Study Finds Medical Marijuana Is Helping Kids with Cerebral Palsy

Photo Credit: High Times Magazine

Photo Credit: High Times Magazine

A new study conducted by Tikun Olam at the Wolfson Medical Canter near Tel Aviv, Israel, has found cannabis oil significantly reduced symptoms and improved motor skills, sleep quality, bowel movements and general mood in children suffering from Cerebral Palsy. The study, which started three years ago, involved 4o children between the ages 1-17 with high levels of motor disorders, of which 20 have completed testing, and the majority will continue medical marijuana use as an effective supplement alongside current medications. For the first two months, researchers looked for changes in each child’s condition before allowing them to receive medical marijuana. After two months of stability, the children received cannabis oil orally or through a feeding tube three times a day, as a supplement to their current medications. There were two types of oils containing different proportions of THC and CBD.

Researchers used indexes that evaluated medical marijuana’s effects on spasticity, dystonia, motor changes, mood, sleep, constipation, pain, and quality of life, and found after three to four months, the children’s conditions began to improve. They found medical cannabis to be safe with few side effects, and children experienced the strongest improvements, statistically, in motor function, followed by pain relief and improvements in sleep and bowel movements. They also found THC to be most effective for symptom relief, but because of its psychoactive effects, use CBD to buffer these effects. One of the research managers Lihi Bar-Lev Schleider explains, “The THC’s effect is especially relevant to motor function, whether it’s Parkinson’s disease or other motor symptoms… But the THC is also responsible for the psychoactive effect, so we picked a variety that also has a lot of CBD, which moderates the euphoric effect.”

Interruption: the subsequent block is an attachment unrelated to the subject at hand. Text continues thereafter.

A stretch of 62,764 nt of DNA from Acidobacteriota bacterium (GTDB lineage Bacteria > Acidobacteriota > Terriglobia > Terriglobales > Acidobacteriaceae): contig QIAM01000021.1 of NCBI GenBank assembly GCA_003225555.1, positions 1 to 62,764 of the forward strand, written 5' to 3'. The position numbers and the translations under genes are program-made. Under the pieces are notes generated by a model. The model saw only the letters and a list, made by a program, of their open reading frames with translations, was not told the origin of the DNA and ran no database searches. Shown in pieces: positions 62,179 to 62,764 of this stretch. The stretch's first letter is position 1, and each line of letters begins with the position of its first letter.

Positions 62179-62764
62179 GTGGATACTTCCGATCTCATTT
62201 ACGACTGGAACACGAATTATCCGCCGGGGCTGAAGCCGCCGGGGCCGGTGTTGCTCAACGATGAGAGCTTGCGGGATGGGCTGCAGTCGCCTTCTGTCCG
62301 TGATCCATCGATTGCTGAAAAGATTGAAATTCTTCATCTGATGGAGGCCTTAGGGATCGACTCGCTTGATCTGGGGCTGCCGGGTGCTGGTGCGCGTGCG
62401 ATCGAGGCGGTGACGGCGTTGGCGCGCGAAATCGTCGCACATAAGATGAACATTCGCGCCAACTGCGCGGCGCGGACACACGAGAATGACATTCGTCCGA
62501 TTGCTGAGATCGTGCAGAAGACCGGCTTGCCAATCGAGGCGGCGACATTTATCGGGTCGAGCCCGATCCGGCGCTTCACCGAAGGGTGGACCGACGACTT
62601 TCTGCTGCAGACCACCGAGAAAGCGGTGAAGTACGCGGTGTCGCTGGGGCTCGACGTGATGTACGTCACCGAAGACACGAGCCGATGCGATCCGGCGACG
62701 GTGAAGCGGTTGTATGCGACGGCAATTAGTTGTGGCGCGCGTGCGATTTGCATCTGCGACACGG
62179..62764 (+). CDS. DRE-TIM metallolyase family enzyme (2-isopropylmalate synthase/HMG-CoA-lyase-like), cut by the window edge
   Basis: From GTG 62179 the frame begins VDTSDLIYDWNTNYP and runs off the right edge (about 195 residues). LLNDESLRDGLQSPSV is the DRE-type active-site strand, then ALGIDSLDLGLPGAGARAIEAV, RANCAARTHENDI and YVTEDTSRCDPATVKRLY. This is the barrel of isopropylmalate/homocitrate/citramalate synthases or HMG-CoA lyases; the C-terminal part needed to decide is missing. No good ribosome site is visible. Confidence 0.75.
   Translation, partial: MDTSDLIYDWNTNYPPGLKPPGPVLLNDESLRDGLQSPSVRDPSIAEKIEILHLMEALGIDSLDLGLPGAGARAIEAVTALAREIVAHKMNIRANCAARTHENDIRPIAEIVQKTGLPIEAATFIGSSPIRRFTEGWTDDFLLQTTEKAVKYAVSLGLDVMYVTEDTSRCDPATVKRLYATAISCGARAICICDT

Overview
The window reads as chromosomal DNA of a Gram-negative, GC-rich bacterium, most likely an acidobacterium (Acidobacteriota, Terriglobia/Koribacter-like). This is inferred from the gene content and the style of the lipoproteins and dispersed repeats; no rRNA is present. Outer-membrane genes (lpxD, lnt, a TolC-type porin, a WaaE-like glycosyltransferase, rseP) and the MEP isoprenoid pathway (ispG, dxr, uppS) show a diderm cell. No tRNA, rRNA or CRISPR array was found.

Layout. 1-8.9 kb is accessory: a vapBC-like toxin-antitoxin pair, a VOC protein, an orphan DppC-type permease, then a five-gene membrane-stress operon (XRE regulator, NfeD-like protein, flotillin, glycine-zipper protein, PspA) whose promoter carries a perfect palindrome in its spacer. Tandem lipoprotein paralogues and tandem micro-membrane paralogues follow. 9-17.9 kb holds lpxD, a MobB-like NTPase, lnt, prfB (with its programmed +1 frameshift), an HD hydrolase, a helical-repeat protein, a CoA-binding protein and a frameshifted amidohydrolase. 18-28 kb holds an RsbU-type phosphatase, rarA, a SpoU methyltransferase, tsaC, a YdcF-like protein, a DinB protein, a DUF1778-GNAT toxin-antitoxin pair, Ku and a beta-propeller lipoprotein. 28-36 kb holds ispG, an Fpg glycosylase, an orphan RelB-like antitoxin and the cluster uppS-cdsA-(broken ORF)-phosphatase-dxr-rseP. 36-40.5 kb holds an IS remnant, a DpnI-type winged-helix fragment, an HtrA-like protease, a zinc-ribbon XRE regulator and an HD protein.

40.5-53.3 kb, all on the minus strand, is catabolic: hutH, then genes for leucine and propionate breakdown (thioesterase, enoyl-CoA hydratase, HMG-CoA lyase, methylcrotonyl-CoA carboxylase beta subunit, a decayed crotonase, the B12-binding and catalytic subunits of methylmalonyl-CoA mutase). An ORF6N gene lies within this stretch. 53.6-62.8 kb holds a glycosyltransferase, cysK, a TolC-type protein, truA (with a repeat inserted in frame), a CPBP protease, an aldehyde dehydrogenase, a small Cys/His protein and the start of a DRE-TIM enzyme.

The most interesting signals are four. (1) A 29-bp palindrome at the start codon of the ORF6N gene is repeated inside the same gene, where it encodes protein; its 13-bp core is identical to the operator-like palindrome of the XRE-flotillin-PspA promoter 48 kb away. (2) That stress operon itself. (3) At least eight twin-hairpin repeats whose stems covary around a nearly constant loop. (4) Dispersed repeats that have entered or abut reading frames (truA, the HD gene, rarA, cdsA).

Researchers now want to determine the most effective vehicle for administering the medication. This information has been provided by High Times and approved by our Chief Medical Officer.